Everyday Ethics

One of our regular
commenters, Steve Allen, recently wrote the following in response to Paddy’s post about buying the gender of your child:

To my way of thinking, we are EITHER
accidental accumulations of atoms, and our actions and experiences are without
moral weight, OR “faith” as you put it, (ie that we were created by
God) has a place, and our actions and experiences do matter.

I cannot see the logic of the person who
asserts both that we evolved from the primordial soup and that we have any
moral obligations to anyone at all.

Personally, I am of the latter view –
that we are ultimately accountable to the god who created us – and that means I
would always let him choose the gender of my children, and that I’m pro-life.
That’s because I believe he knows better than I do.

I just had to respond, as I think this is one of the biggest and best questions this blog can address. First, Steve, I thank
you for your thoughtful and ongoing contributions. Second, I heartily disagree.
I’ll explain my reasoning below, but first I’d like to encourage other readers
of this blog to weigh in, since this is such a central issue in the theory of ethics. I would
really like to hear some other thoughts on the topic.

For myself, I see
ethics as easily separable from religion. Steve argues, if I’m understanding him aright, that we are accountable
ultimately to God, and that that is the only true source of our morality and moral
obligations. Without a supreme being, our actions are meaningless: ‘without moral weight’. If we are accidental, we have no need to concern ourselves with ethics.

I would argue, on the contrary, that our accountability to our fellow humans quite
suffices to encourage our desire to behave in ways that ensure society functions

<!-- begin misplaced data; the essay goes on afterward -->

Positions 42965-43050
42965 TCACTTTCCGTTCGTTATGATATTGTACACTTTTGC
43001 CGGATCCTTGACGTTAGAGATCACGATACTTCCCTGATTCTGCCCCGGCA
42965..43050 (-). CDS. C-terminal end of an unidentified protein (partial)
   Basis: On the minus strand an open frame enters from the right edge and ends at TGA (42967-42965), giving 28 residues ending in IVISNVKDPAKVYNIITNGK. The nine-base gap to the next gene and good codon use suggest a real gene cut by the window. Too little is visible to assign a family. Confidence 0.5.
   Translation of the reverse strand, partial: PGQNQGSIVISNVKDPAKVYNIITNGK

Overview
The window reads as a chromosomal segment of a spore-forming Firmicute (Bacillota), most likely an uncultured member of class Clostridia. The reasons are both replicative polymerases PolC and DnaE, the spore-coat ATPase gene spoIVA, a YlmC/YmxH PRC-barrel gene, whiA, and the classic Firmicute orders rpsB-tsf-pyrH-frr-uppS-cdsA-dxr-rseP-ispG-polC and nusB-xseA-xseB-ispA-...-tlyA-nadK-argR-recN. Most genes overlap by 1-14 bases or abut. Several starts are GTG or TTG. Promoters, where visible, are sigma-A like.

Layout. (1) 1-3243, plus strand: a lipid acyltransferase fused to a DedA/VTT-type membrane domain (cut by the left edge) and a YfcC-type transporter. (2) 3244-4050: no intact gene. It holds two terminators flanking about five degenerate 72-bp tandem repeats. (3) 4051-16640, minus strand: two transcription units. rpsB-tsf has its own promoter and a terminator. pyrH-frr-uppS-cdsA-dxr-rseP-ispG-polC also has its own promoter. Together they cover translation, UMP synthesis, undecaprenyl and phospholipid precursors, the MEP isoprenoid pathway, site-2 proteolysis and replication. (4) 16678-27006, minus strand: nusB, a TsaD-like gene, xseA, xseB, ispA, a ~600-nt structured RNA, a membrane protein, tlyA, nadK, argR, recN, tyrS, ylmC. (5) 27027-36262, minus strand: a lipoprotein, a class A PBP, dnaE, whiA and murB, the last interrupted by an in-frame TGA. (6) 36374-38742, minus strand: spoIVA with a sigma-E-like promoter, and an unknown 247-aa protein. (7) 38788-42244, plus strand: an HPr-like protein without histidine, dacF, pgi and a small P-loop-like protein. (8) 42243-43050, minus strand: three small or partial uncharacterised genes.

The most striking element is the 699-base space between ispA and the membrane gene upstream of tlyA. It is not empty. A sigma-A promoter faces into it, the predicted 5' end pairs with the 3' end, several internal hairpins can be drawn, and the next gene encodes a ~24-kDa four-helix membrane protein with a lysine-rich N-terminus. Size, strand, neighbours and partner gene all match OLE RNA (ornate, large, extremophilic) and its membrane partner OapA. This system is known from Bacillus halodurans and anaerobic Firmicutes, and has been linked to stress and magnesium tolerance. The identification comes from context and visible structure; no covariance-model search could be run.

properly. But more than that, I believe it’s in our nature as humans to want to
do good (as well as bad). 

I’m cynical enough to believe ‘good’ is a human construct, not an absolute, but I’m also hopeful enough about humanity to rest assured we all have something in us that responds to fairness, kindness, and a desire to treat others as we’d like to be treated. I believe right and wrong don’t have to be handed down from on high to have a place in our conduct.

Without bringing thousands of years of philosophy into play (heck, we all know we could start with Plato’s Republic and go on from there), I’ll just say that, for me, I choose to do what’s ‘right’ out of love for my fellow man, not because I fear being judged after death, and not for any particularly spiritual reason. I just respect and cooperate with others with whom I share space on this precious planet from an instinctive and yet carefully cultivated place in my consciousness that responds to my sense of what’s honorable and just. Whether it’s more universal than that – whether an absolute justice exists – doesn’t really matter to me.

How about you? What forms the central font of your moral code?

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